I saw him across the jammed lounge at the bar. Handsome, grinning! I managed to get to him & join the the fun. He was with friends he worked with. A few were young, but Dave was older problably around 50 years old. He seemed a nice man, but Hank & I thought he drank too much & spent far too much time away from home. But tonight he sipped his green beer & was more subdued. He wanted to know all about the baby & how the hunt for a bigger place was going. I always enjoyed talking with him since he usually liked telling me things about his own wife & their 2 boys. I can't remember much else about that evening except that soon after I arrived I found myself walking down a dark hallway toward to ladies room. I was passing the back foyer leading to a hotel lobby when the door opened & someone from Hank's office stepped in from of me. "Hi mom," he said. "How's baby doing?" He said the word baby in such a way, that I still remember that I felt scared. He'd been drinking & he was standing much too close. I clearly remember backing away & feeling the wall against my back. "Hi, Larry." Big smile on my face. Girls raised in the '50s smiled big in the '60s. "The guys are at the bar......." While I was trying to speak, he placed his hands against the wall on either side of me. My mouth was very dry. I felt trapped. I wanted to cry. There was sweat was between my breasts. I'm not real clear about what happened next, but I do remember him telling me that my blouse looked like it was stained. Then he lightly traced a circle around a small spot over my nipple. I couldn't move. Things shifted to slow motion as I looked up into that handsome face. I recall someone speaking too loudly & laughing. "Larry! Pick on someone your own size!" For a moment I couldn't move. His head turned to the voice & laughter. I had moved away toward the ladies room, my eyes blurred with tears. When I found a place to sit in the ladies room lounge, the woman giving out hand towels & keeping things tidy said, "Are you crying or you got somethin' in your eye? Let me look at that eye......." She patted my back & soothed me me her "my, mys."

The rest is mostly hazy. Eventually, I made it back to Hank & his friends. He winked & smiled at me. Everyone was talking. The noise level was awfully high & someone put a glass of green beer into my hand. I felt angry. Hank knew I didn't drink beer & that sipping wine was my limit. I just stood there feeling very ticked off. Now Hank was caught up in conversation with someone at the bar. I'm sure it was a woman.He wasn't even looking my way. Then I heard a voice in my ear. It was Dave. Older Dave who was quiet tonight. " 'Bout time for you to be heading home, Susan? That little girl probably needs her supper. Hank said you couldn't stay long. Maybe I can walk you out the door." Without another word, that's what he did. I assured him that the bus would be along soon & that I'd be fine on my own. I was back to the apartment soon after. As I came through the door, I could feel the baby's dinner fill me. It felt good to take her from my kid sister. "She's such a good baby. I love to sit for you.....maybe next week? Just let me know........" Sure, I'd have her sit again for me. But at this very moment, I wanted nothing more than to hold & feed my baby.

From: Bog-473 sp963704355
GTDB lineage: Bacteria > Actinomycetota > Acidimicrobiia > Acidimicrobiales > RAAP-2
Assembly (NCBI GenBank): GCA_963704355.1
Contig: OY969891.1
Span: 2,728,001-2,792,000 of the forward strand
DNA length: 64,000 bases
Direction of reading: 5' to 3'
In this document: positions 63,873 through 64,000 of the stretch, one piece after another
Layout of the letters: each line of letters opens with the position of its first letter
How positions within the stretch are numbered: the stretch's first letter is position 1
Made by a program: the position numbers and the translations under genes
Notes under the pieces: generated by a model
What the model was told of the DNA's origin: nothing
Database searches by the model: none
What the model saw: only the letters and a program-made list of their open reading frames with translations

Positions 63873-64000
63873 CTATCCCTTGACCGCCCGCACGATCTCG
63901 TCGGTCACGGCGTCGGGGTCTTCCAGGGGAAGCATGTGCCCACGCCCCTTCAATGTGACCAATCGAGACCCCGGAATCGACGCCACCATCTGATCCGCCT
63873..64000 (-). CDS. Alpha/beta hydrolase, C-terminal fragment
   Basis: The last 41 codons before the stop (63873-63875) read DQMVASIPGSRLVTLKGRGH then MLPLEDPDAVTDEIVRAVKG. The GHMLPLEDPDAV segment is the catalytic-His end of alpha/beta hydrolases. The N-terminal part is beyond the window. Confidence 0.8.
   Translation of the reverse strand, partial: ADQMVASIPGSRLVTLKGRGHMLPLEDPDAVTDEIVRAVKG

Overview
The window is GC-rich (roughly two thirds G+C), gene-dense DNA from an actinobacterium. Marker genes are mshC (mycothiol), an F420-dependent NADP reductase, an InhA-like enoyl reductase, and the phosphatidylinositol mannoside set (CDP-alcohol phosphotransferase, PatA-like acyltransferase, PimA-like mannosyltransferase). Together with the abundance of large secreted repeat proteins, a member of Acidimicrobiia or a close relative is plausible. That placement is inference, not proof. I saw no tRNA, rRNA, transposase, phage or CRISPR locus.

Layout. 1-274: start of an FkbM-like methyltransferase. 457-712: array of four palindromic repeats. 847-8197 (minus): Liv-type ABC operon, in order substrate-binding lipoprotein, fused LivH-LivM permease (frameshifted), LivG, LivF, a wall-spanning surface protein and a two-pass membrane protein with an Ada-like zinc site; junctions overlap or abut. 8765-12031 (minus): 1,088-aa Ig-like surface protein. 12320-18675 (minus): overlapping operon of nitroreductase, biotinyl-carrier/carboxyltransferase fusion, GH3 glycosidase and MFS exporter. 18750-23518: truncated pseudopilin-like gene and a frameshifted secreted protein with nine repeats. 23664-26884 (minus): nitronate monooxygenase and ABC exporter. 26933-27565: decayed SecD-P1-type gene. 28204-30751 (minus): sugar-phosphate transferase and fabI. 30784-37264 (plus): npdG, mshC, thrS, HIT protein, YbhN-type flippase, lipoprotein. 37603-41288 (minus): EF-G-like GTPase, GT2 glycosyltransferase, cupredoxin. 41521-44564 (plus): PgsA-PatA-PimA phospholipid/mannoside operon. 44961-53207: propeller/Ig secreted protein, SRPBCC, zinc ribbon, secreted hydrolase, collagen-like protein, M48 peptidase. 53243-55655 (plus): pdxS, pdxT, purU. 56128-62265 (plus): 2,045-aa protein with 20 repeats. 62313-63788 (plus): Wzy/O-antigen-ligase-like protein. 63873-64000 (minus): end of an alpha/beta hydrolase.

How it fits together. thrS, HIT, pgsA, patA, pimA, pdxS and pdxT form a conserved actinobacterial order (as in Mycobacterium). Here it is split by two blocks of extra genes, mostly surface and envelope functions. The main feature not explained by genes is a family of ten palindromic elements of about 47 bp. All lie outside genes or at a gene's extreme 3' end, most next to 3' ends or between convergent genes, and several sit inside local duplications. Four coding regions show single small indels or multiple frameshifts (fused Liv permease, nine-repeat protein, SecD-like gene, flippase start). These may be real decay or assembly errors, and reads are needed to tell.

Hank got home around midnight. He was happy. He'd had a nice time........" Why'd you leave so quickly? I didn't even get a chance to say much to you. You ok? You sure you're ok?"

Comments on "Bar"

 

Blogger Diana said ... (3:30 PM) : 

Dee, there are some lines here that gave me chills. For example:

"We didn't think much about a depression. Mostly we thought about husbands."

"A 6 month old baby girl slept in a crib at the foot of our bed." (What a beautiful way to paint that picture. I'd have just said, "We'd had a baby girl" or something boring. You showed us the baby and the intimacy of the apartment all in one sentence. There's a difference between a baby sleeping in a crib at the foot of her parents' bed and a baby sleeping in a crib in her very own overdecorated room, isn't there? I could feel that here.

"Girls raised in the '50s smiled big in the '60s."

"As I came through the door, I could feel the baby's dinner fill me."

And the scene with Larry! Wow.

Great stuff here, Dee.